What’s on this week:
What’s on this week:View more than the next week on the BikingToronto Events Page.
2009128 2009128 Tues, Dec 8
CBN Bike Repair – Bearings and Wheels
We are now offering classes in bike repair that build on our introductory (‘Flat-fix and Tune-up’) class. Registrants should be familiar and comfortable with the subject of that class before taking the intermediate class(es).
2009129 20100825 Wed, Dec 9
TBN’s Wednesday Wheelie Ride
The nature of the Wednesday day rides known as the “Wednesday Wheelies” might be the best-kept secret in the TBN. Wednesday Wheelies are social, tourist-level rides that cover routes similar to the popular Country Cruises, but which have the glorious advantage of roads, often busy with traffic on a Sunday, being nearly deserted mid-week.
2009129 2009129 Wed, Dec 9
CBN – Wheelbuilding Part I
The wheel building workshops will teach with standard wheels in a 3-cross lacing pattern. We will cover spoke calculations, lacing the wheels, truing and tensioning. Participants must take both classes.
2009129 2009129 Wed, Dec 9
Spacing winter 2009 – 10th issue *release party*
On Wednesday, December 9, 2009, make your way to the Toronto Reference Library (7pm-midnight) to take part in Spacing’s 16th issue release party and holiday party.
Come check out the Reference Library’s new event space The Appel Salon. It’s up on the second floor, overlooking the halfway point of Church Street’s turn toward Bloor. This fall, it played host this fall to discussions and readings, and next week welcomes Jeff Rubin, author of Why Your World Is About to Get a Whole Lot Smaller.
20091210 20091210 Thurs, Dec 10
BikeChain Winter Maintenance Seminar
Bikechain is holding amazing, awesome and fun-as-hell seminars on winter riding. All are free! And require no advance registration! Whoo! Come learn the basics of winter riding: how to stay safe, upright, and in good repair.
Questions? Email email@example.com or call 416-978-6849. Ask for Toby.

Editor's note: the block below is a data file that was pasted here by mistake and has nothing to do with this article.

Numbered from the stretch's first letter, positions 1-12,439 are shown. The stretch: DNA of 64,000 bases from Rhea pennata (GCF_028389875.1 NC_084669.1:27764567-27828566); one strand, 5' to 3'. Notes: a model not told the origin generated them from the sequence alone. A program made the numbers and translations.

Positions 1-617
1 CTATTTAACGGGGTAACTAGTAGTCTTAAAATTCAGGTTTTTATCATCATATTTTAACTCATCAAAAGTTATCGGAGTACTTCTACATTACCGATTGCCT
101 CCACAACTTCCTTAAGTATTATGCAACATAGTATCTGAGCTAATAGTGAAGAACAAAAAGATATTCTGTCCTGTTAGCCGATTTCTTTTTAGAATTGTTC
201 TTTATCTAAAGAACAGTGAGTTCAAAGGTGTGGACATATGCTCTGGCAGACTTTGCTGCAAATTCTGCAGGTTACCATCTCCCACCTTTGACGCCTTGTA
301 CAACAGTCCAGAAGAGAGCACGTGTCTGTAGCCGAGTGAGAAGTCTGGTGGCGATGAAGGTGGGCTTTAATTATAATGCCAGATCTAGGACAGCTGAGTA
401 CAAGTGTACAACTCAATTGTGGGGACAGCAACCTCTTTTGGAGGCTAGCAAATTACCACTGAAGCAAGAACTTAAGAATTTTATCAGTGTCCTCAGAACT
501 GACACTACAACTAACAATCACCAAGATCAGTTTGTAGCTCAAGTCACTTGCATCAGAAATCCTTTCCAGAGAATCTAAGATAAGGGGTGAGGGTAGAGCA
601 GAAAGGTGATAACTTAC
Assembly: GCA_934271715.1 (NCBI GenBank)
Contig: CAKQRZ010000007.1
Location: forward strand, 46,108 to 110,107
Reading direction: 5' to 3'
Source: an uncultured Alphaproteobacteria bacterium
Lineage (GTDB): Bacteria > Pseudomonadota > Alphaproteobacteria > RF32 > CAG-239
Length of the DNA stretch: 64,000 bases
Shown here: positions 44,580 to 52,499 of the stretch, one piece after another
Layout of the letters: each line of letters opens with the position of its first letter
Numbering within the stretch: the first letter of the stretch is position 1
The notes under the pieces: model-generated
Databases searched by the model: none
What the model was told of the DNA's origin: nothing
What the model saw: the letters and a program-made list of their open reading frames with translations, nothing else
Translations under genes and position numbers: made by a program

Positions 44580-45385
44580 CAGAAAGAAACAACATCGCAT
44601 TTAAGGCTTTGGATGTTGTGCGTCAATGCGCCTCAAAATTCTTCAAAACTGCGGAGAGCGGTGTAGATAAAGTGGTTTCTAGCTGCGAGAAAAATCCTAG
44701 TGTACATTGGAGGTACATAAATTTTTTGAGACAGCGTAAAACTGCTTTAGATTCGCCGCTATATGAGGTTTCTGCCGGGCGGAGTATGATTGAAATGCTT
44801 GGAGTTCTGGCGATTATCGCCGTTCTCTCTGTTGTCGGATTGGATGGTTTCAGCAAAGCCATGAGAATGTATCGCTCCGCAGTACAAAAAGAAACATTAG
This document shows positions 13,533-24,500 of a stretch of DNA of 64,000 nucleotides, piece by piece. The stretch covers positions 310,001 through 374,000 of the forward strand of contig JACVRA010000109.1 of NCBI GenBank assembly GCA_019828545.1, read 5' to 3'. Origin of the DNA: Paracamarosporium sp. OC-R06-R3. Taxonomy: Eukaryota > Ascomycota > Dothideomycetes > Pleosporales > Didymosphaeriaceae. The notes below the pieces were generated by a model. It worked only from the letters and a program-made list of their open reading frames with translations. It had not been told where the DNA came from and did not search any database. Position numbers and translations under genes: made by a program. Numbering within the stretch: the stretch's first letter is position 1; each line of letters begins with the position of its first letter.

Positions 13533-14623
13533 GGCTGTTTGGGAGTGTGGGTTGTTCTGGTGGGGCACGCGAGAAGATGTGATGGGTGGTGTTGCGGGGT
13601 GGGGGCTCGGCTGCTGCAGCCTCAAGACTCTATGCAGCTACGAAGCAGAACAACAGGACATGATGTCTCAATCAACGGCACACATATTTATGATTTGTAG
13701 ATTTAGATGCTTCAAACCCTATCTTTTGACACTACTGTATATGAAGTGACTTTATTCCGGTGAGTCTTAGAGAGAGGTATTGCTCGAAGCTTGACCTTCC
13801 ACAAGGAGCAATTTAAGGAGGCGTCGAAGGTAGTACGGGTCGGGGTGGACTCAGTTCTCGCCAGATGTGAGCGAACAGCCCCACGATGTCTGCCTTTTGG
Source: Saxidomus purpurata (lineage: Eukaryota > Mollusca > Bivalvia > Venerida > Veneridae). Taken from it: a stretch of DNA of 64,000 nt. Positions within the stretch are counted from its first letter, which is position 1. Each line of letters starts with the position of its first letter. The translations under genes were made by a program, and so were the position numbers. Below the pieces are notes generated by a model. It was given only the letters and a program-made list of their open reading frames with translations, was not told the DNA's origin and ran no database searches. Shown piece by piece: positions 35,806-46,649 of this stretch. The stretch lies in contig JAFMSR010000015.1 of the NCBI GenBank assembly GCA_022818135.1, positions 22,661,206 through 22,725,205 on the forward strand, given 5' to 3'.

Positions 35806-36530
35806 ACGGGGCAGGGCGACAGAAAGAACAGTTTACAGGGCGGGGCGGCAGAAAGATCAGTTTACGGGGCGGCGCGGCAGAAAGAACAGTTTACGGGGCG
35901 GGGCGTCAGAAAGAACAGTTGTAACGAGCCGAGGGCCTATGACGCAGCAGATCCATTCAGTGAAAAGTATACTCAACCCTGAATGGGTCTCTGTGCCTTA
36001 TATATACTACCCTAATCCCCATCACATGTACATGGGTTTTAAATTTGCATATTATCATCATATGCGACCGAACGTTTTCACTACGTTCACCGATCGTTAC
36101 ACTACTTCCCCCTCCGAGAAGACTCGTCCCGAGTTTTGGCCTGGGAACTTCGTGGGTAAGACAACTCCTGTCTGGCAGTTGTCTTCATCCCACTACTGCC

20091210 20091210 Thurs, Dec 10 7pm
VeloSocial Bike Party
This group is dedicated to the monthly VeloSocial party in Toronto. The first Monday of every month we all get together and hang out and watch bike videos, drink some pints of Amsterdam Blonde, dance & listen to DJs, rock the open mic, yamn some spicy pad-thai, and grab some goodies at the info and merch table.
If you haven’t signed up yet, get this post in your email every Monday!
James D. Shwartz, editor of The Urban Country, has made this great video of an early morning (and chilly) ride along the West Toronto Railpath:
Igor Kenk will give up his used-bicycle shop, pickup trucks and his hoard of more than 2,200 old bikes in a settlement reached Friday in a civil suit brought against him by the province of Ontario.
Under the deal, Mr. Kenk will get to keep the proceeds of a provincially-supervised sale of the bike shop, which he has previously valued at $700,000, but only after he pays $50,000 to the Crown, $65,000 to Legal Aid Ontario for his ongoing criminal case, legal fees incurred to defend against the suit, and any outstanding taxes or bills related to the building. The bikes and pickup trucks will be sold off and the proceeds kept by the Crown.
The settlement brings an end to one of two parallel court proceedings, one civil and the other criminal, brought against the 50-year-old Mr. Kenk, whose arrest in the summer of 2008 and subsequent raids of his numerous rental garages filled with bicycles stunned Toronto’s cycling community.
Friday’s settlement was reached before the court tested the government’s case, which hinged on affidavits from Toronto police who led the criminal investigation. Court filings showed that officers relied on a confidential source for information about Mr. Kenk’s alleged drugs-for-bikes enterprise. Court never heard testimony from the source, nor does the case file contain any written statements from the informant.
Jacob Stilman, lawyer for Mr. Kenk, said outside court that the government’s forfeiture application “was going into uncharted legal waters in the sense of asserting that the building was an instrument of criminal activity.” He suggested “there would have been a lot of interesting legal and evidentiary issues” had the case gone to trial, but also serious implications for his client, who stood to lose virtually everything he owns.
“While it’s fascinating from a lawyer’s perspective,” Mr. Stilman said, “the stakes are very high for the person at the receiving end of the litigation.”
According to court filings, Mr. Kenk paid $85,000 for his shop in 1995 and is mortgage-free. Its value has since skyrocketed due to gentrification along trendy Queen Street West. The bicycles were recently appraised at just over $50,000, and the two Toyota pickup trucks at $14,000.